DebtCeiling

Congressional Budget Office Warns of Recession in 2013

The nonpartisan Congressional Budget Office is warning that if $607 billion in tax increases and spending cuts all hit as scheduled, the U.S. will likely go into recession in 2013. It's a "fiscal cliff" we don't have to jump off.

Get Ready, America: The Debt Ceiling Debate Is Back

The U.S. is again closing in on its debt limit, and if a recent statement by John Boehner is any indication, another fight with the Obama administration over the issue is ahead. Here's a preview of what we might expect.

2011 in Business: 7 Stories That Affected You Most

Between debt ceiling debates, the crisis in the eurozone, and battles over tax rates, money issues filled the front pages in 2011. Here are our picks for the seven stories that most directly affected your wallet.

Irene's Aftermath: Economic Boost or Partisan Battlefield?

Now that Hurricane Irene has passed, it's time to get back to discussing the country's biggest unnatural disaster: the economy. But here, too, Irene is making her impact felt, as economists and pundits across the country debate whether the hurricane will help or hurt America's bottom line.

Why Taxing the Rich Is Good for America

Last week, Warren Buffett wrote an incredible opinion piece in The New York Times asking the government to raise taxes on the wealthiest Americans, himself included. "My friends and I have been coddled long enough by a billionaire-friendly Congress," he argued, and he's not alone in that view.

Medicare's Next Patient: The Federal Budget Deficit

As the federal super committee looks for $1.5 trillion in cuts, it's clear that fixing the federal budget will mean tackling big items -- including Medicare, America's most popular social program and one of its most expensive.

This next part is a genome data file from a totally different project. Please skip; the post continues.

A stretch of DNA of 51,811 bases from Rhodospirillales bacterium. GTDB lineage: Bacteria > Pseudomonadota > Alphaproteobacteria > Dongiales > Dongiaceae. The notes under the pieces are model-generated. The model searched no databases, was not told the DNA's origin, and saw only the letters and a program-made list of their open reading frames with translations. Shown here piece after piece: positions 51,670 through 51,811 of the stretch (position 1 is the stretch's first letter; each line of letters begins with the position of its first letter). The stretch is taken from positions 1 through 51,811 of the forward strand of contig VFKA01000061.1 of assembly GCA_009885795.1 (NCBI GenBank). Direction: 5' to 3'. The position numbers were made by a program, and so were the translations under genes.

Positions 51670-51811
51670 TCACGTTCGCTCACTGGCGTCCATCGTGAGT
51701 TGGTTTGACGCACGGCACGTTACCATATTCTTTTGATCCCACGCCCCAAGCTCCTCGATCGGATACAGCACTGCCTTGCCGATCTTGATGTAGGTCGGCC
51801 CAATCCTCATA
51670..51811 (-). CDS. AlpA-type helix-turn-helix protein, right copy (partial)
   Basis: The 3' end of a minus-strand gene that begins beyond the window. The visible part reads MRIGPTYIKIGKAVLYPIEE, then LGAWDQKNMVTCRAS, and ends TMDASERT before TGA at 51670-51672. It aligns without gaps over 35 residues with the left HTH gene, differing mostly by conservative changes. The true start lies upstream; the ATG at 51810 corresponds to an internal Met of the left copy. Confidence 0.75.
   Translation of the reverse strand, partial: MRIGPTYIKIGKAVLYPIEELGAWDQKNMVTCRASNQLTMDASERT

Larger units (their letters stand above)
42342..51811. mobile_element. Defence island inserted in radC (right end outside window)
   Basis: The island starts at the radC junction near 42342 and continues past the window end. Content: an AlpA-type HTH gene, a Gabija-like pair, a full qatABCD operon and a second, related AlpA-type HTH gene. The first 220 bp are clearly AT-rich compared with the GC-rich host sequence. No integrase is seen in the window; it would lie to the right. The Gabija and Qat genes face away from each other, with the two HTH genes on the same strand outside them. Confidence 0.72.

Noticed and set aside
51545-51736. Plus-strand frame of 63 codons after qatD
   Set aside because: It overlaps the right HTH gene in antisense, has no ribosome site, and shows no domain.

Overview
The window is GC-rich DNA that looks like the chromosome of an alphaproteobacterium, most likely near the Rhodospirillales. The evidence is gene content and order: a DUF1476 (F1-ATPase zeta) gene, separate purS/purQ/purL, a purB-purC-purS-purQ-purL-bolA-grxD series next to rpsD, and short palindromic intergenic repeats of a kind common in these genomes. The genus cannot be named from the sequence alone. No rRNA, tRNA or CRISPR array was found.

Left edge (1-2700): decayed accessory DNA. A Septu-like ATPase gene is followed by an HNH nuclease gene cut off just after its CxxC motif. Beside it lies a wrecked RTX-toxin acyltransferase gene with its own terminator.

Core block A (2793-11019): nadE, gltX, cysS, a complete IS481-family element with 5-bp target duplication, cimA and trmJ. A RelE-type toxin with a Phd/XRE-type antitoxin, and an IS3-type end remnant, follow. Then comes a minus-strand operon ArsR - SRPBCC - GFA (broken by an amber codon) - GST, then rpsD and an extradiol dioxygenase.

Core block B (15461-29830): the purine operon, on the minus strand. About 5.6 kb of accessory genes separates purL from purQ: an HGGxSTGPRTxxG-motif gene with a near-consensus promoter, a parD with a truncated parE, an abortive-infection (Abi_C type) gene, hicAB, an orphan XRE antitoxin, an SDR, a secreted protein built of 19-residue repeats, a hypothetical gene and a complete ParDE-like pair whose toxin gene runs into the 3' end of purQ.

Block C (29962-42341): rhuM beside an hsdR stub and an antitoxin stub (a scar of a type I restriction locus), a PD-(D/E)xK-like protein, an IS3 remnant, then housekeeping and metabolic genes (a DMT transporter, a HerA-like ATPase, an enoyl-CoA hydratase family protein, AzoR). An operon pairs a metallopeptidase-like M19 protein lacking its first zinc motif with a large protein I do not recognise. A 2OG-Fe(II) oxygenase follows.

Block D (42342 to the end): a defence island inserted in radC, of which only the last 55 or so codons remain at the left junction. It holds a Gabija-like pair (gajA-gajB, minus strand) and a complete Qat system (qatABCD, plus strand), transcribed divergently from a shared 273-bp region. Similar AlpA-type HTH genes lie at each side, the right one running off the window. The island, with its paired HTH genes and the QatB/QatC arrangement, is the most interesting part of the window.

How U.S. Debt Stacks Up Against Other Nations

It's true that the U.S. has racked up the largest debt of any other developed country. But when you consider the debt in relation to the country's gross domestic product, it's only No. 7 on the list, according to Fortune.

How to Survive the Stock Market's Wild Ride

The stock-market roller coaster of the last couple of weeks -- culminating with Thursday's 500-point plunge on the Dow -- has been enough to make even the most stoic investors sweat. Experts offer opinions on how you can turn uncertainty into opportunity.

Debt-Ceiling Law: States Brace for Another Hit

The debt-ceiling discussions may be over, but the fallout for states is just starting. Many states, still struggling to recover to pre-recession levels, have depended on federal money to make up their shortfalls. As the flow of money slows, which states will take the biggest hits?

Five Takeaways from the Debt Debate

As the debt-ceiling discussion winds down in Washington and everyone laments over the meaning and mutual downside of compromise, the economy is still in trouble. But we learned some lessons along the way. Here are some key points from the debacle.

Apple: More Cash Than the U.S. Government?

As the debt ceiling insanity in Washington goes on, all that's certain is that the government is rapidly running low on cash to pay the bills. The amount left is now roughly $73.8 billion -- which sounds like a lot, until you realize that Apple's cash reserves are $2 billion more than that.

Could the U.S. Print Its Way Out of the Debt Crisis?